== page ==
CRA clampdown highlights broker value-add

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The recent Canada Revenue Agency interest in people claiming their condos as homes instead of investment properties is long overdue, says one mortgage broker, also suggesting the crackdown illustrates the role brokers can play.
 
“The crackdown by CRA may be painful, but it is in the best interest of a stable housing market and a victory for legitimate real estate investors who play by the rules,” says Calum Ross, a broker with Verico - Mortgage Management Group. “It is surprising that it has taken this long for CRA to catch on to the incorrect treatment of profit taking by speculative condo market investing. Speculative real estate investors and their greedy behaviour unfairly punish legitimate investors via tougher mortgage rules and tax audits.”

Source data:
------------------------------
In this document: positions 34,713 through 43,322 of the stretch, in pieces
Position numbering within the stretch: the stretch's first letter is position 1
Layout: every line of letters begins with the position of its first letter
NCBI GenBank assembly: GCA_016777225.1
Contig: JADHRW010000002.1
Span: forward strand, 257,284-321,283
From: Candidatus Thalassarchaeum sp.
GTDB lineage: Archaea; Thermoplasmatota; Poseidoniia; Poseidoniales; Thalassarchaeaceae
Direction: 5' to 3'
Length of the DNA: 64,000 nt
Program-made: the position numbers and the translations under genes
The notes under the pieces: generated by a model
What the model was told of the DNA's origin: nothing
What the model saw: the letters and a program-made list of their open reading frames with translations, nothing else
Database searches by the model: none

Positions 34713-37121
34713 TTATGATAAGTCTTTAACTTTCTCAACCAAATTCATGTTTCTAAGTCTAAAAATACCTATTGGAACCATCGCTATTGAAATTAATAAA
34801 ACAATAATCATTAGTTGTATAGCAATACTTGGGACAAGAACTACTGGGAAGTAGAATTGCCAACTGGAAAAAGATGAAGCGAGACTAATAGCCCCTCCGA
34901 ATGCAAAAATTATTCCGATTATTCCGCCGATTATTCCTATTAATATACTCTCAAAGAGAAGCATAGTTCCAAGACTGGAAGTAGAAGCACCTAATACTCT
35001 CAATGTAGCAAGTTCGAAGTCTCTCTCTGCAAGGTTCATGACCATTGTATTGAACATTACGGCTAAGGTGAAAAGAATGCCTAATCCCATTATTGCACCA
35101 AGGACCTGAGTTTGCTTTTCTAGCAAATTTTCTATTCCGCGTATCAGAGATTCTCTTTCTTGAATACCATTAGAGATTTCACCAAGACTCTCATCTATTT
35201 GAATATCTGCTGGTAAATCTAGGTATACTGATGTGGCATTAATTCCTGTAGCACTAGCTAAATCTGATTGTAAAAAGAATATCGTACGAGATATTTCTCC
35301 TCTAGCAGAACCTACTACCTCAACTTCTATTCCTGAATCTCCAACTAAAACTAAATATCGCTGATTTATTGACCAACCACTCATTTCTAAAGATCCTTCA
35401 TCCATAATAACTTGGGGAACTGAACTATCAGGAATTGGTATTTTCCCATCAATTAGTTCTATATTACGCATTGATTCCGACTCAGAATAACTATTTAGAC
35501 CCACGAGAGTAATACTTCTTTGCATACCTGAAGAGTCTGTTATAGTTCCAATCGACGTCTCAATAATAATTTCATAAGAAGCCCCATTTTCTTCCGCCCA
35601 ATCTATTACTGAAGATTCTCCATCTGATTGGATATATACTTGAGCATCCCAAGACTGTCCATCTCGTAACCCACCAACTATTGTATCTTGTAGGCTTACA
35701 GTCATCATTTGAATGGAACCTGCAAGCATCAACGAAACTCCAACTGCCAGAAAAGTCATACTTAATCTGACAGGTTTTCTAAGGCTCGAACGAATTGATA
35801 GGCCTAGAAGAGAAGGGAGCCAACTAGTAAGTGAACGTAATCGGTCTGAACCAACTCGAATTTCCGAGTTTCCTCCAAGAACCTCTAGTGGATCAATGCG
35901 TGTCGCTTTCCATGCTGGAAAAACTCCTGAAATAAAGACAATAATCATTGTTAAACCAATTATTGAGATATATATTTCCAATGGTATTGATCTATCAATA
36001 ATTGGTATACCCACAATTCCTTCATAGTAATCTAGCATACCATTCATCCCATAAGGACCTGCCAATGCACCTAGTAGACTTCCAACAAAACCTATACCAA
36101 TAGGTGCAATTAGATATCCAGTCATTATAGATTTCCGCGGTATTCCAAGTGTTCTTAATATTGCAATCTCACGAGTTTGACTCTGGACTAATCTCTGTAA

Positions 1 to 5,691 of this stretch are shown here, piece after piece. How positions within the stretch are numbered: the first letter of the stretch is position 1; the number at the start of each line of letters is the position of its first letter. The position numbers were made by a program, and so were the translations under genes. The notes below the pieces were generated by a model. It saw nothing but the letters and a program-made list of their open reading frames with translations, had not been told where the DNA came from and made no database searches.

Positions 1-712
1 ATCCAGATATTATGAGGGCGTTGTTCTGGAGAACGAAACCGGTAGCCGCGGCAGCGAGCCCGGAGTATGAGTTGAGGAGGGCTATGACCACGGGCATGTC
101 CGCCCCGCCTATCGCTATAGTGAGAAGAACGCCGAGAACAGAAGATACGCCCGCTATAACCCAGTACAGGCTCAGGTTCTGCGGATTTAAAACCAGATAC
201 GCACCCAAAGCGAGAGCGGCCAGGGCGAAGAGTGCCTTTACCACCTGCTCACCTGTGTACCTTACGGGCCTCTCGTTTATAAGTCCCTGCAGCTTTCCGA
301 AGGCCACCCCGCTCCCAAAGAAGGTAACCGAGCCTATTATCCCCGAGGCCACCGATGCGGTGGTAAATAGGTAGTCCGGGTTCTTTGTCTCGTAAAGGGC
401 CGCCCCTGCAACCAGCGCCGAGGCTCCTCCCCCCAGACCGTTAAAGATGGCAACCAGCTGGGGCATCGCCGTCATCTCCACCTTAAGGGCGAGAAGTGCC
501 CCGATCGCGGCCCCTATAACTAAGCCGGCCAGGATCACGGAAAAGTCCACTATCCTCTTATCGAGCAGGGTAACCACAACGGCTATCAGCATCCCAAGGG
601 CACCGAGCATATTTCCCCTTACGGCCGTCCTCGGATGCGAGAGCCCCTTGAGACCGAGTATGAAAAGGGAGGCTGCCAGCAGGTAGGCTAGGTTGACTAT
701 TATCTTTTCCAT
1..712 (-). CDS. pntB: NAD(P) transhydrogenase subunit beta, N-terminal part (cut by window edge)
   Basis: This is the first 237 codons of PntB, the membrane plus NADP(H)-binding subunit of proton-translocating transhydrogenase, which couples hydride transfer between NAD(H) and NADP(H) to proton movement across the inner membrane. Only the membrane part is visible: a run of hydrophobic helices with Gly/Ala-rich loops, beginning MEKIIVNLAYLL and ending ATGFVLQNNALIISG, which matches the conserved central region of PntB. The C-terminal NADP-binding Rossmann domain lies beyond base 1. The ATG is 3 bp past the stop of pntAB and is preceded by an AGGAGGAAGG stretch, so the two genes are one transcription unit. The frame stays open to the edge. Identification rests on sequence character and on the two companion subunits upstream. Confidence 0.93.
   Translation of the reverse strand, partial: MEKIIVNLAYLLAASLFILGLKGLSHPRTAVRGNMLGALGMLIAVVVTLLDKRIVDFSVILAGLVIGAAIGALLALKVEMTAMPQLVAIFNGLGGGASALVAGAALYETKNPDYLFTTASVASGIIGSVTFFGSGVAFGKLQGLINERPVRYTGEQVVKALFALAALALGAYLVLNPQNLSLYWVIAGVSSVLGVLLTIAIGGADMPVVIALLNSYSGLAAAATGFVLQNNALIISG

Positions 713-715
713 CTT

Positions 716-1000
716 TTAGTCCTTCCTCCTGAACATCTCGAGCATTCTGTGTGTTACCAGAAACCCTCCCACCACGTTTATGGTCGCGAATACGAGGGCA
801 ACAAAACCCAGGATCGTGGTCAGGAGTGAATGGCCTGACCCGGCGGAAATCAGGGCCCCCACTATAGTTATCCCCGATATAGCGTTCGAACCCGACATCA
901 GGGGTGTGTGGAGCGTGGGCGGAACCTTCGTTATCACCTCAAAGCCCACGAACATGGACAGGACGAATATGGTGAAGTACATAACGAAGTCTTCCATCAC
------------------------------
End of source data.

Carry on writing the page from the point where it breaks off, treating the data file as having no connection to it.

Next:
Finance Minister Jim Flaherty has told the CRA to collect more than $500 million extra from suspected tax cheats this year.
 
Auditors are reported to have applied a rare 50 per cent penalty for “gross negligence,” even on those who had never owned a condo previously.
 
“Successful long-term real estate investors buy for cash flow and positive cash-flowing properties rarely get people to get into financial trouble. The fact that any of these people are surprised by having their capital gains exemption disallowed speaks to just how dangerous a little knowledge can be,” Ross told MortgageBrokerNews.ca. “One of the key benefits of real estate investments is the preferential tax treatment they can receive when structured properly – the after-tax position of investments is perhaps the single most important factor for higher income professionals.”